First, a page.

Blasphemous Theories About the First Americans

You shall only speak Clovis

The South wasn’t lying

Let’s go back a few years. In the 1970s, an archaeologist called Tom Dillehay from Vanderbilt University in Nashville, Tennessee, uncovered the remains of a large campsite in southern Chile. Through radiocarbon dating on the wood and other organic remains found in the site, he determined the site was 14,600 years old. This is 1000 years before the first Clovis tools, but Dillehay had to wait twenty years for someone else to re-examine the site and accept his dating.

(Not so) Blasphemous Theory #1: Down the coast by feet

(More) Blasphemous Theory #2: From Asia by boat

(Incredibly not so) Blasphemous Theory #3: From Australia!

More evidence for a wacky world scenario

If these potentially complicated migration patterns don’t do it for you yet, here are some stranger theories around a more fluid world scenario. Read with caution!

  • The sweet potato, which is native to the Americas, was widespread in Polynesia when Europeans first reached the Pacific. It has been suggested that it was brought by Polynesians who had traveled to South America and back, or that South Americans brought it to the Pacific.
  • A 2013 genetic study suggests the possibility of contact between Ecuador and East Asia. The study suggests that the contact could have been trans-oceanic or a late-stage coastal migration that did not leave genetic imprints in North America. This contact could explain the alleged similarity between the pottery of the Valdivia culture of Ecuador and the Jōmon culture of Northeast Asia.
  • The existence of chicken bones dating from 1321 to 1407 in Chile and thought to be genetically linked to South Pacific Island chicken species suggested further evidence of South Pacific contact with South America.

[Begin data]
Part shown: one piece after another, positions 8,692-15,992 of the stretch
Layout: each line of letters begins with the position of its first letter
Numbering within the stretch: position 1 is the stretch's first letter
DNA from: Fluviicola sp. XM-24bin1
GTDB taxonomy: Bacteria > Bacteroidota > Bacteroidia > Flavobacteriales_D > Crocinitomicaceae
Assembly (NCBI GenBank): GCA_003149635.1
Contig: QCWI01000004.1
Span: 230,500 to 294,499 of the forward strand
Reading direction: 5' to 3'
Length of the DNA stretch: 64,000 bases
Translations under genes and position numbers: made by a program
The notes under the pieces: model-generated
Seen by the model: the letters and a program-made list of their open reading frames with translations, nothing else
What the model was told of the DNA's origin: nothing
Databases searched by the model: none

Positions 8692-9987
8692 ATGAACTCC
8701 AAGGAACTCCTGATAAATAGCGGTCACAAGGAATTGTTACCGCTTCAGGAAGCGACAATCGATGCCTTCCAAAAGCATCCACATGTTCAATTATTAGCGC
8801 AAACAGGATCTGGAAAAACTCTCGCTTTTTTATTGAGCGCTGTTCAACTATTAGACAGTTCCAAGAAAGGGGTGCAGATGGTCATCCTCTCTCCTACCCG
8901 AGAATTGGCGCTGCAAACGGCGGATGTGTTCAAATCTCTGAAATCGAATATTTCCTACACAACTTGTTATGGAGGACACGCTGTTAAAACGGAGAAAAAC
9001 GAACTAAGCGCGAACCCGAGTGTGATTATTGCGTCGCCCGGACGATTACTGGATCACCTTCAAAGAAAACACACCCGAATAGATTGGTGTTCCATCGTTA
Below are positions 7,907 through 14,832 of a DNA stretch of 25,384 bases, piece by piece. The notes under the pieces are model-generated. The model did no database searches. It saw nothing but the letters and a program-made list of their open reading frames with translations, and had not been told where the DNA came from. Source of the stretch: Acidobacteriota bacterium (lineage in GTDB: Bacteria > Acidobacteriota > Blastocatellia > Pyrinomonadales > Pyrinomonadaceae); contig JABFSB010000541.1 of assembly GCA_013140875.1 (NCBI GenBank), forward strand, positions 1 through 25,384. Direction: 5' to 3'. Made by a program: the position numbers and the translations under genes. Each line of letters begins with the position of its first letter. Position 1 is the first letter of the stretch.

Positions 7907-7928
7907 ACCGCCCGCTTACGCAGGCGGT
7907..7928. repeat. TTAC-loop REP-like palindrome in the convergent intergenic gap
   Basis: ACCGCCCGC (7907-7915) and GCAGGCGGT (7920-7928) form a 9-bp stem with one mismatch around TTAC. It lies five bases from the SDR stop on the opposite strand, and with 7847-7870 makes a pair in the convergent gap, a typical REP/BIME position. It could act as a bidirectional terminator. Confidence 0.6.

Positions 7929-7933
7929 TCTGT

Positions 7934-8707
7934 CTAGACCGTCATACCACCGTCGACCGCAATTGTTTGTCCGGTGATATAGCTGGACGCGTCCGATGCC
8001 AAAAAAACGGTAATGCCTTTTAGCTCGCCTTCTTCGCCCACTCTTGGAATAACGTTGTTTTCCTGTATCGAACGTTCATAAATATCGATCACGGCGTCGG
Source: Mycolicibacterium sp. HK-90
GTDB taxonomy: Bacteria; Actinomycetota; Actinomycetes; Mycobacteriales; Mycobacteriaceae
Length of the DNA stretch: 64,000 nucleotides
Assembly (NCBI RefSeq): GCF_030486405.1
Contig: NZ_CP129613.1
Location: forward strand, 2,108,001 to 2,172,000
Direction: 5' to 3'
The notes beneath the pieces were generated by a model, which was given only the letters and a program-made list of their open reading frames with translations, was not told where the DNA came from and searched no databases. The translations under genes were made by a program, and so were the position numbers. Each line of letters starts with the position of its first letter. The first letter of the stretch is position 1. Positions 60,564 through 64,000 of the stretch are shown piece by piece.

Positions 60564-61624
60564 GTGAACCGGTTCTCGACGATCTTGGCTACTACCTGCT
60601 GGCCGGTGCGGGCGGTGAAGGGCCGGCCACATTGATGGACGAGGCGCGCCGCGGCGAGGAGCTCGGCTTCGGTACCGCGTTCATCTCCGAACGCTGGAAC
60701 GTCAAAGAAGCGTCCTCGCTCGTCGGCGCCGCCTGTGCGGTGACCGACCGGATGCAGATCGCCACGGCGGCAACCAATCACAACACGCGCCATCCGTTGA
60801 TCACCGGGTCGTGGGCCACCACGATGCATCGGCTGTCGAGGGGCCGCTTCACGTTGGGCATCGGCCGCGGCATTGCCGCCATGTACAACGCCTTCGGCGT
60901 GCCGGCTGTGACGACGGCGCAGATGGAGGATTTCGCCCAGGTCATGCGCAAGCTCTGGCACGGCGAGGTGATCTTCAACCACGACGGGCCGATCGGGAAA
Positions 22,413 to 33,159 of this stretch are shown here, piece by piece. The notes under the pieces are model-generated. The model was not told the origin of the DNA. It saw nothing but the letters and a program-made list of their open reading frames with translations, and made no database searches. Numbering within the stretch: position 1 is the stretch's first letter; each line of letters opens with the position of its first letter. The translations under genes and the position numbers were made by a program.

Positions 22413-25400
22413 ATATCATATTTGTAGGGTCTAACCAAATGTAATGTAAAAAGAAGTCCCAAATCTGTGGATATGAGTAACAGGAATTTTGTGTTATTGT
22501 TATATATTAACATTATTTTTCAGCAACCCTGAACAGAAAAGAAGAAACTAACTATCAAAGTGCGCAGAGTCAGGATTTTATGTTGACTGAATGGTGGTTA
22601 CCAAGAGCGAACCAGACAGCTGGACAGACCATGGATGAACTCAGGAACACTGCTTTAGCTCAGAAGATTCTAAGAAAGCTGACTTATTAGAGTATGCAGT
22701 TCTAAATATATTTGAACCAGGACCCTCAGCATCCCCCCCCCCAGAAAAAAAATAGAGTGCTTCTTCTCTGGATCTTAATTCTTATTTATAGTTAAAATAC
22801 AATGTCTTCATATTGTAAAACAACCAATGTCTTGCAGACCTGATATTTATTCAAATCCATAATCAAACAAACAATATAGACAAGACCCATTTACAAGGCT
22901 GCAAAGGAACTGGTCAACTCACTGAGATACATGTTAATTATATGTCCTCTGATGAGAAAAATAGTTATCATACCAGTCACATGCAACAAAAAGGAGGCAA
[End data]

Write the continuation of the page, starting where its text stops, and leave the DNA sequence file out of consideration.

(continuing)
• A team of academics headed by the University of York’s Mummy Research Group and BioArch, while examining a Peruvian mummy at the Bolton Museum, found that it had been embalmed using a tree resin. The resin was from an Araucaria conifer related to the ‘monkey puzzle tree’, a variety found only in Oceania and New Guinea.
  • Smithsonian archaeologist Betty Meggers wrote that pottery associated with the Valdivia culture of coastal Ecuador dated to 3000–1500 BCE exhibited similarities to pottery produced during the Jōmon period in Japan, arguing that contact between the two cultures might explain the similarities. Alaskan anthropologist Nancy Yaw Davis claims that the Zuni people of New Mexico exhibit linguistic and cultural similarities to the Japanese.
  • Proposed claims for an African presence in Mesoamerica stem from attributes of the Olmec culture, the presence of an African plant species in the Americas, and interpretations of certain European and Arabic historical accounts.

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Anthropologist & User Experience Designer. I write about science and technology. Robot whisperer. VR enthusiast. Gamer. @yisela_at www.yisela.com

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Yisela Alvarez Trentini

Yisela Alvarez Trentini

Anthropologist & User Experience Designer. I write about science and technology. Robot whisperer. VR enthusiast. Gamer. @yisela_at www.yisela.com